B Street Collision Center

An Interview with Tony Wiese, Production Manager of B Street Collision Center
By Paula Sharpe and Kyle Deremer, Creighton University MBA students

B Street Collision was opened in 1978 by Bob and Norma Wiese to become the “Premiere Post-Collision Solution Center” in Omaha. Through a focus on customer satisfaction and a commitment to quality car repair, B Street has built a reputation as a leading collision service in the Omaha area. Today, Bob and Norma’s eldest son Tony leads the company, with other family members filling important roles within the organization. We sat down with Tony at their state-of-the-art facility to speak about running a family business, spreading his ethical code to coworkers, and winning the BBB Integrity Award.

Tell us about your career trajectory and how you became head of B Street I always knew I wanted to be an entrepreneur. As the eldest child, when my father passed away I stepped up to take over the shop. I had grown up in the shop, holding every position on the floor, so I was able to transition into the leadership role with ease. The whole family, my mom and four siblings, have stayed involved in the business as well, each of them filling essential roles in various operational areas. Management roles are held by non family members as well, and teamwork is essential on and off the floor.

What is the biggest positive to running the business with your family?

Definitely the level of trust. I know that we all have been raised with the same moral compass, so I do not feel obligated to have every decision run by me first. I can trust that they will make the right decision for the business and the customers. Our dad always taught us to do what is right, and we continue to run the business this way.

Can you give us an example of business or ethical challenges you’ve faced?

One of the biggest challenges is educating employees about our core principles, company direction, and business goals, and ensuring they have the resources to put them into practice, making them second nature so to speak. We do not always have as much time as we’d like to do these things, but you do what you can. It is the pains of small business and growth. In many cases the trick is to understand that you work for your staff, making sure they have all they need to be successful and exceed all goals.

How do you integrate the “do what is right” model in your business strategy?

In this industry, each product has two customers: the car owner and the insurance company. It can be difficult balancing the needs and desires of both parties. “Doing what is right” entails making sure that each party is comfortable with the final product. We have built close relationships with insurance companies so they trust our solutions and know that our claims involve only what was damaged in the accident. We also have the experience to understand damages that have been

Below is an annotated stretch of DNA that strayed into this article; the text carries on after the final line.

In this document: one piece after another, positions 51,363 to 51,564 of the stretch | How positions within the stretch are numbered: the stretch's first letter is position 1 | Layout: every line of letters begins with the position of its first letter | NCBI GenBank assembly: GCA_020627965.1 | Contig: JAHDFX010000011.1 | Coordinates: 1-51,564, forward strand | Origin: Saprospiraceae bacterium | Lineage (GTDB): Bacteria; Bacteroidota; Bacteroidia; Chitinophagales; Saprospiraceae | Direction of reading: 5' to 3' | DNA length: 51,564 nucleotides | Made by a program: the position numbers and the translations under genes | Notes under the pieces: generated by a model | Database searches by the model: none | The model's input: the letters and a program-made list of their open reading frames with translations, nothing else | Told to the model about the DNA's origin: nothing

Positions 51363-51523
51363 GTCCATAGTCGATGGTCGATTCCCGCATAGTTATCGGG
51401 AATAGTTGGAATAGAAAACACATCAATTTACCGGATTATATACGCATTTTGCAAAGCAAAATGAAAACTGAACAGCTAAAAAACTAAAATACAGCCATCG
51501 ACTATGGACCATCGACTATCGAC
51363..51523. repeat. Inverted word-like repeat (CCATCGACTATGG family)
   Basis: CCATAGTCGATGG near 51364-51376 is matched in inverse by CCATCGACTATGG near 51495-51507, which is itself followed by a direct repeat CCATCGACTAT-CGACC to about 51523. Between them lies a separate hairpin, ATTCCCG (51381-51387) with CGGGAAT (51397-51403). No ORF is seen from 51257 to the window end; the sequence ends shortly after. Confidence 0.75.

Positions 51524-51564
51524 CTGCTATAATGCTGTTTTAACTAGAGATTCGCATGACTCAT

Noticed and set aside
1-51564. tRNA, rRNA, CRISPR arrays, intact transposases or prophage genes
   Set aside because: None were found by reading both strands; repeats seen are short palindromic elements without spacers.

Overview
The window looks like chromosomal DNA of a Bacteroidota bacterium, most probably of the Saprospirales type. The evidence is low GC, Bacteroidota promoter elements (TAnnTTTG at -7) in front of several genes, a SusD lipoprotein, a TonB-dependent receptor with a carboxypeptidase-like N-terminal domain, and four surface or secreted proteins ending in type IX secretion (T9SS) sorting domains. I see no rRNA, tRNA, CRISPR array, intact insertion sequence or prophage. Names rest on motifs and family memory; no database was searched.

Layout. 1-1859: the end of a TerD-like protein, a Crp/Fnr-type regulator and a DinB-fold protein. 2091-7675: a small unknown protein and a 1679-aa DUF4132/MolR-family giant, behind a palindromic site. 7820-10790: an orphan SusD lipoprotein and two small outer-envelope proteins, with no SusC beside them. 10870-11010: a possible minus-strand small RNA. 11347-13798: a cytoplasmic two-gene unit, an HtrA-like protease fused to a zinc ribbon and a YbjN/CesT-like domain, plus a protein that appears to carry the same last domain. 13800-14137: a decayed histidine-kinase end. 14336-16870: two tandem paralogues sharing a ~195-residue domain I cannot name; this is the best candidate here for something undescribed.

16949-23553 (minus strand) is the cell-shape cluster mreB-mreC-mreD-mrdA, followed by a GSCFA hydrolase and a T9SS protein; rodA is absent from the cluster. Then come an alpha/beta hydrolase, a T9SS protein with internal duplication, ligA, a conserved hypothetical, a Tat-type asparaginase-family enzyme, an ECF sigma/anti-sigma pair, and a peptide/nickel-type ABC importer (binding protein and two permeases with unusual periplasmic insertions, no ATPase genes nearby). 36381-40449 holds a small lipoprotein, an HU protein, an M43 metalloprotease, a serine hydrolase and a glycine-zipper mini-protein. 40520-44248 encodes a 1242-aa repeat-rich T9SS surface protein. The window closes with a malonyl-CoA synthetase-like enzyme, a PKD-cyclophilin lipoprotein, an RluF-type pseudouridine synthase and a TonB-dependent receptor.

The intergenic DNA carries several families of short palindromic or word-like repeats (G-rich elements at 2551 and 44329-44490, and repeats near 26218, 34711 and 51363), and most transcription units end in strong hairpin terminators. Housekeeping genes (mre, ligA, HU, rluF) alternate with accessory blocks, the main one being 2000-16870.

caused by a collision, even if it does not seem directly related at first. If we believe that an area of the car has been damaged because of a particular accident, we will work with the customer and insurance company to ensure that it is fixed and paid for properly so that all parties are comfortable with the outcome.

How do you ensure quality control throughout your company?

We have developed a team based scheme on the floor so that techs are accountable for not only their work but also their teammates. It works well to help integrate and train new employees and assure accountability among the group. We also have strictly documented quality control checklists that a car must pass before being approved for return to the customer. It is also our goal that customers feel comfortable coming back to us if there are any problems with their car once it is returned to them. Because car accidents can do a lot of unexpected damage to a car, it is possible to miss something the first time around. If this is the case, we are happy to take a second look to make sure we have done everything we can to ensure the car is back to its original shape as possible and the owner is happy with the product.

What sort of training do new techs receive when they start at B Street?